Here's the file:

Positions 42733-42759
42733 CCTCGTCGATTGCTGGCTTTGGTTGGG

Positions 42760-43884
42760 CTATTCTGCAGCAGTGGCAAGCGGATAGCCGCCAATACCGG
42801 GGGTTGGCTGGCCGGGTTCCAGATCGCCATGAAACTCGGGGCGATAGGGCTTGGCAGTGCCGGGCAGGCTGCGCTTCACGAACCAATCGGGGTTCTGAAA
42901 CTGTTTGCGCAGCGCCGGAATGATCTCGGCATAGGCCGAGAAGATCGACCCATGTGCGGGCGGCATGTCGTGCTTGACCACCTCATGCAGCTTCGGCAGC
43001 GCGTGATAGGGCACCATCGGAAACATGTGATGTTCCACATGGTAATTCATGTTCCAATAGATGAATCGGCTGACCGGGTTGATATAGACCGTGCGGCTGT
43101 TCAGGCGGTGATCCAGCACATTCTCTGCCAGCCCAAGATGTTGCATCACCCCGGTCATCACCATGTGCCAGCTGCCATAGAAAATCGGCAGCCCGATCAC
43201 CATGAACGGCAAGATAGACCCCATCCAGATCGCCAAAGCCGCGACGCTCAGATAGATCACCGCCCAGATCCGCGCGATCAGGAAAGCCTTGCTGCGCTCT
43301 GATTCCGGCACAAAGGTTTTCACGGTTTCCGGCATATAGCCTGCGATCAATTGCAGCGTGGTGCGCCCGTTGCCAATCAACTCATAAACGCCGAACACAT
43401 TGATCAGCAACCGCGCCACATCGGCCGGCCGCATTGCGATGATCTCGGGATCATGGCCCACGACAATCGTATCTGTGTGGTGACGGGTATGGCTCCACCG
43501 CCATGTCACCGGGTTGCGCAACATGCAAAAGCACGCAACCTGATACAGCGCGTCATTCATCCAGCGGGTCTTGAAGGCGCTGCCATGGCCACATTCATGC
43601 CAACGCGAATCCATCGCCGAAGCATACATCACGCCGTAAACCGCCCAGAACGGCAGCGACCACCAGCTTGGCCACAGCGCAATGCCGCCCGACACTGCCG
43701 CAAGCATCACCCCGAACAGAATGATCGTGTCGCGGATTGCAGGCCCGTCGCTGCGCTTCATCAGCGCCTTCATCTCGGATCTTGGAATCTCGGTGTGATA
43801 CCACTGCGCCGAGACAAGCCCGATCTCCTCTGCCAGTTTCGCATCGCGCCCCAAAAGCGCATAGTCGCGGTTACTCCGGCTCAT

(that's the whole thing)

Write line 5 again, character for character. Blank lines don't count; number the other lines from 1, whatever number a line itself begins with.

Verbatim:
42801 GGGTTGGCTGGCCGGGTTCCAGATCGCCATGAAACTCGGGGCGATAGGGCTTGGCAGTGCCGGGCAGGCTGCGCTTCACGAACCAATCGGGGTTCTGAAA